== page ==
(News Bulletin file)

New Nanaimo Ladysmith school board will need to get its bearings

Trustee candidates waited till midnight Saturday for election results, but say the wait was worth it

While it was near midnight before Nanaimo Ladysmith school trustee candidates knew municipal election results, some say it was worth the wait.

Officials had warned about a delay due to issues at the polling station at McGirr Elementary School on Saturday and final tallies were made available well after those of other districts, making for a long night for candidates like Jessica Stanley, current North Vancouver district trustee who sought a Nanaimo district seat. She received the most votes with 11,941.

The day after, Stanley said she was exhausted, but honoured.

“It was a long night, a really long night,” said Stanley with a laugh. “It was thrilling. I was shocked. I had never expected to top the polls. I’m really excited about the new board. I think we have a great collection of individuals with a variety of different strengths. I’m just thrilled with the outcome.”

Greg Keller, who will be a first-time trustee, said he’s looking forward to the work ahead.

“This is obviously my first time being in any elected position so I expect there to be a steep learning curve and I expect to be doing a lot of research and reading and leaning on some of the knowledgeable staff that we have in our organization, so that being said I’m up for the challenge and I’m ready,” said Keller.

Stephanie Higginson, an incumbent trustee and board vice-chairwoman, said she had been expecting a late night.

“We had been given notice earlier, a couple of days before that we would have to wait for the very end … we knew Ladysmith (municipality) would be declaring and the city would be declaring, because we’d have to wait for those ones, but then when there was that glitch in Nanaimo, everything was very, very slow. It just felt like ‘Oh my God; this is really slow!’ So it was a long wait and it was tiring,” said Higginson.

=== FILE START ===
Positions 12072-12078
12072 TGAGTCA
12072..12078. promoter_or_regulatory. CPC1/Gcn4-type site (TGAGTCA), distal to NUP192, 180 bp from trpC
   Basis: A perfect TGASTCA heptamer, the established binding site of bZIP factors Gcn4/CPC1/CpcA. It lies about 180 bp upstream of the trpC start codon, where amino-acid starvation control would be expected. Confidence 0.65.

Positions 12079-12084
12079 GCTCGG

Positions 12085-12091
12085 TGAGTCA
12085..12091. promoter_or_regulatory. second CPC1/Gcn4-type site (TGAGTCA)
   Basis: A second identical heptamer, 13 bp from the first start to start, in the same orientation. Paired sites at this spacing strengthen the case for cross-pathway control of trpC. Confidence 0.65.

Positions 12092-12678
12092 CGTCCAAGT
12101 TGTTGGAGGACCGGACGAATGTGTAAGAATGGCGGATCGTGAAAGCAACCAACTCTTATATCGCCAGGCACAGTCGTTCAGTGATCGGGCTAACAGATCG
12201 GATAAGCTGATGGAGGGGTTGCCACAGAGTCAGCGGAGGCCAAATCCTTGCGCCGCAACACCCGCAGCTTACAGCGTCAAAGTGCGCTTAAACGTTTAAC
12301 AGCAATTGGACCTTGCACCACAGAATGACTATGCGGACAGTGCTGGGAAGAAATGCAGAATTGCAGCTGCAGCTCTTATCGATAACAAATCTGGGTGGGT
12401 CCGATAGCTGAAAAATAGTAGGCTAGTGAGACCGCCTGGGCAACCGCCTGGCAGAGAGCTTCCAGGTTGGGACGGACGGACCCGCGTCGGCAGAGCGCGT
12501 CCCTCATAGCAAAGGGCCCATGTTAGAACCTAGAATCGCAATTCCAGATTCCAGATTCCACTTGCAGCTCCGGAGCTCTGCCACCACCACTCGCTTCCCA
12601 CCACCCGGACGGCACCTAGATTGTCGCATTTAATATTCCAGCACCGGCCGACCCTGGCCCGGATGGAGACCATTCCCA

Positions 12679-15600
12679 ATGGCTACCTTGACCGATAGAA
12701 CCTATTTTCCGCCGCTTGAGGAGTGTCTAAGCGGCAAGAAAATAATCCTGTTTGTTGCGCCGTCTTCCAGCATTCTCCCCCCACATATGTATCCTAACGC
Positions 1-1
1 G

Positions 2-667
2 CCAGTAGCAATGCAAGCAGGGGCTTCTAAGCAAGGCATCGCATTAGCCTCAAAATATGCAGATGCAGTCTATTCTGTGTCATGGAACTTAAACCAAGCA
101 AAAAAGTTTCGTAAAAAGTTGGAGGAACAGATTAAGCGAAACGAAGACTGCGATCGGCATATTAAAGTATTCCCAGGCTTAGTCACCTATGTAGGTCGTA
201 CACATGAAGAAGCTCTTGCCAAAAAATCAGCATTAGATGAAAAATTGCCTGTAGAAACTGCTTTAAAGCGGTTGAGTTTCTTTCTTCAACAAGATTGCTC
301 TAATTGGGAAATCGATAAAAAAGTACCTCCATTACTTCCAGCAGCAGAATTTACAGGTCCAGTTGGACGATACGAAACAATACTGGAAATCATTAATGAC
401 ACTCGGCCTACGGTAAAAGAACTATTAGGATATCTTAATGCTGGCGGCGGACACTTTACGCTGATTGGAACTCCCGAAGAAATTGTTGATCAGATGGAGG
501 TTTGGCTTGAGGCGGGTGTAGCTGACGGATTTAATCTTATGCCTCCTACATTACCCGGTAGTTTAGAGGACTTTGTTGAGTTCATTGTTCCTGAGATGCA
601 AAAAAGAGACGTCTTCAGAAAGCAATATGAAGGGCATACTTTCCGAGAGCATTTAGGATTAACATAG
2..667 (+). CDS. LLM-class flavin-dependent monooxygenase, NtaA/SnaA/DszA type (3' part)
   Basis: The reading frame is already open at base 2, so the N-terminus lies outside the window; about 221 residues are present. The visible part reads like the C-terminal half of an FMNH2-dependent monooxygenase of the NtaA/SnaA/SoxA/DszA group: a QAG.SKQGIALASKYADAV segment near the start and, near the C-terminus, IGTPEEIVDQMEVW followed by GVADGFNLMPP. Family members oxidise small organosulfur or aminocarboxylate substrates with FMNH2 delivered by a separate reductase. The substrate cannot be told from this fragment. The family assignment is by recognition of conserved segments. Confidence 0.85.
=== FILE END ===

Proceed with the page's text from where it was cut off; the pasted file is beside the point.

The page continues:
With this being her second term, Higginson said she has advice for newer trustees.

“It’s a bit like drinking out of a fire hose at first and [it’s] OK to ask questions,” said Higginson. “Ask people to slow down and just keep asking the questions when you are unsure … I really hope that we create an atmosphere going forward amongst the veterans that really allows for that kind of learning to happen because many of us that are veterans were also new last term and this is very familiar to us, the feeling.

“We’ve tried to use our experience last term to improve on board orientation and really help people be able to get all the information they could possibly need and be successful in the role.”

The three have priorities that would like to start working on.

“The first thing that the board needs to come together and do is come together,” said Stanley. “We need to spend some time learning from each other. I’m very respectful of the fact that the community put these nine people together for a reason and it’s our job to find out, or at least reflect upon, what those reasons were and then how to form a board that has some good working relations where we all come from a place of respect and listening to one another.”

Keller said the board will need to get together as a group to start discussing priorities.